Your leaking thatched hut during the restoration of a pre-Enlightenment state.


Hello, my name is Judas Gutenberg and this is my blaag (pronounced as you would the vomit noise "hyroop-bleuach").


decay & ruin
Biosphere II
dead malls
Irving housing

got that wrong

appropriate tech
Arduino μcontrollers
Backwoods Home
Fractal antenna

fun social media stuff

(nobody does!)

Like my brownhouse:
   unpleasant firewood processing
Monday, April 29 2024

location: rural Hurley Township, Ulster County, NY

Before she headed off for her shift at the bookstore in Woodstock, Gretchen presented me with a list of three chores I needed to do either today or this week (I wasn't sure). She wanted me to apply some order to some of the chaos in the mud room (which still has some lingering entropy from our minisplit installation back in January). Then she wanted me to go through my socks and find all the Bombas with holes in them (which would be all of them) so she could return them to Bombas and get free replacements. (I don't really like Bombas because they're too tight on my wide Neanderthal feet and lower calves, but if they're going to be free socks-for-life, sign me up!) Finally and most importantly, Gretchen wanted me to straighten up and mow the yard. She's tired of all the firewood clutter, some of which has lain around in the same places for nearly two years. There's also accumulated crap just north of the house, some of which has lain there for well over ten years.
I didn't get around to tackling any of this until after 1:00pm, when I started on the firewood. Somewhere between the front door of the house and the woodshed were some big ugly pieces of silver maple and tree of heaven that were already firewood-length but needed to be split, but the silver maple was twisted and I'd had no luck so far ever splitting a piece of tree of heaven, so that was why they'd gone unprocessed for so long. Today I managed to split up three such pieces, but it wasn't easy. Not only did it require either multiple hard strikes with the splitting maul or the use of wedges, but my left shoulder still isn't 100% recovered from falling down the stairs at the cabin last July and my right elbow still has some problem tennis-elbow-style that hasn't resolved. On top of all that, those annoying little midges were buzzing in front of my face just like in the Adirondacks (I don't know why they appeared 100 miles north of here before they appeared here). Then I disposed of all the clutter north of the house, either piling it up to be taken to the dump, organizing it neatly, or (in the case of two old sawbucks that came with the house but that have since fallen apart) concealing them in a pile of sticks just north of the greenhouse. With all that out of the way, I could then mow the lawn.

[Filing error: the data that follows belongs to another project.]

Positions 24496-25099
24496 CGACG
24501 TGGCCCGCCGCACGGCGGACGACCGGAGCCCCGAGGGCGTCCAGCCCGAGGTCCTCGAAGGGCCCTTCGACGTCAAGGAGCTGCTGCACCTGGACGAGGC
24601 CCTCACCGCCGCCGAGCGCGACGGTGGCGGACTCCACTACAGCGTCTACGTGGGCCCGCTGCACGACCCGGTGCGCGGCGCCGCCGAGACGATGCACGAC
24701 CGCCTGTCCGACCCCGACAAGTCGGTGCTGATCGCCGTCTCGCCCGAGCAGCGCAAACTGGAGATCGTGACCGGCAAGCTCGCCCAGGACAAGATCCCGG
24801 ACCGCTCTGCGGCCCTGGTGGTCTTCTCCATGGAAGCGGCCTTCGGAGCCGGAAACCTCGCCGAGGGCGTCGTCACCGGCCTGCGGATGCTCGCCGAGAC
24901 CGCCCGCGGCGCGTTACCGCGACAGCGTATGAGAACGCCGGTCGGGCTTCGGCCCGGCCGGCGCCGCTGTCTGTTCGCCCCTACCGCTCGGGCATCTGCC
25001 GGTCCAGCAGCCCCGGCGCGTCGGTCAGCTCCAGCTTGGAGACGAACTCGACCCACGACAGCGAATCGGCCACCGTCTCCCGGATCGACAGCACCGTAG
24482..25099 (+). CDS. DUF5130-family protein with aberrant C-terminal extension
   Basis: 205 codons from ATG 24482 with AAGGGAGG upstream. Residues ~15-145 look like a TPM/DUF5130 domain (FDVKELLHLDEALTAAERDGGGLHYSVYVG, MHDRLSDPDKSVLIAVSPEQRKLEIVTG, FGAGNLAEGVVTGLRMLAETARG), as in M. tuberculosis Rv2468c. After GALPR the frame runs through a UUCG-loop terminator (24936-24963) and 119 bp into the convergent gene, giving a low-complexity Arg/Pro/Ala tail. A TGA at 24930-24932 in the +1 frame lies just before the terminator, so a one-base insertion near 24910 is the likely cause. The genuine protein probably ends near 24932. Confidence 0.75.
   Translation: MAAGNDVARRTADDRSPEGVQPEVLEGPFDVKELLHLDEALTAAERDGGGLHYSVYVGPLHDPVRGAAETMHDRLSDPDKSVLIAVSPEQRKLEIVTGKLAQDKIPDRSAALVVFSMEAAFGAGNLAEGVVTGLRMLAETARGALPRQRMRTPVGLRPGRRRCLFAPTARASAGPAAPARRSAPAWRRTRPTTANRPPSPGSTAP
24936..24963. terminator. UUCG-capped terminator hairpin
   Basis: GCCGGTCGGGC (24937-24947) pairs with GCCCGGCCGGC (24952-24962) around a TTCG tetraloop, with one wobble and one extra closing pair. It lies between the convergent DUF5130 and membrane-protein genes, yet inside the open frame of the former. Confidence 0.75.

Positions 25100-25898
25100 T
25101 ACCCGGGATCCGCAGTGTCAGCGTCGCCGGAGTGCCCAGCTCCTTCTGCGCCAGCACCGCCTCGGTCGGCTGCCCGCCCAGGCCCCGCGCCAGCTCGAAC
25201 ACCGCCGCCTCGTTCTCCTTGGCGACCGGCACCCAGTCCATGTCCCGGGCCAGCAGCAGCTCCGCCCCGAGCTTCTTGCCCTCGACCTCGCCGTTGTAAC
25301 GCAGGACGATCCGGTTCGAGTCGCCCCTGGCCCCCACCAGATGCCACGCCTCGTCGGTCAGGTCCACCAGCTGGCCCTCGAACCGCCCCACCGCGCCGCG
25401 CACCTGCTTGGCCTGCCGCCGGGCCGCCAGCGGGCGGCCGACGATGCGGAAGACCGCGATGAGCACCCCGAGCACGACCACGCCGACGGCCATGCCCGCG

When I went to get the mail today, I saw that Herbie the tree frog was back inside our mailbox, having spent the winter wherever it is tree frogs do that. I have to imagine it's the same tree frog.
While taking the dogs for a walk west of the Farm Road, the midges were especially bad. It helps knowing that midge season is a short one, though Gretchen says she's already been attacked by mosquitoes, so there really is no period in the warm weather when you can just lie around outside unbothered unless there's a drought, freakish winter warm spell, or some other weather anomaly.

At around 5:00pm, I loaded the dogs into the Forester and drove to Woodstock, where I met Gretchen at the bookstore for dinner. She had a lot of shopping errands to run in preparation for our guests arriving this week, and this included picking up some wine she'd tried to buy at the nearby wine store (until she realized she didn't have her wallet). On the way to Bearsville, we stopped at Sunfrost for some fresh vegetables, and then after dinner we went to Sunflower and then the Hurley Ridge Hannaford. For dinner, though, the weather was so nice that we could sit with our dogs on the streamside terrace outside the Bear Cantina and eat delicious vegan upscale 80s-style Mexican food. I ate my food very quickly, as I often do, something that still somehow both amazes and disturbs Gretchen. But evidently I do it so slyly that she doesn't really notice me wolfing down my food. Instead she just notes that suddenly very little is left on my plate. But that's how I like to eat; the alternative is lingering over it while it slowly cools down, which (especially for Mexican food) makes it less than ideal (at least for the likes of me). My feeling is that there really is no right way to eat, though for some reason Gretchen feels I should be eating more like the way she does.
At the end of our meal, a middle aged couple arrived for dinner and wanted to say hello to our dogs. It turned out they were from Toronto and had come down to volunteer at the Catskill Animal Sanctuary. So of course the conversation immediately went to veganism and animal rights. At the time, though, Gretchen was wearing her New York Abortion Access Fund teeshirt, so that topic also came up briefly in the context of veganism (that is, people who believe in reproductive choice probably shouldn't be consuming dairy products, since that whole industry is essentially built on rape and forced-birth).

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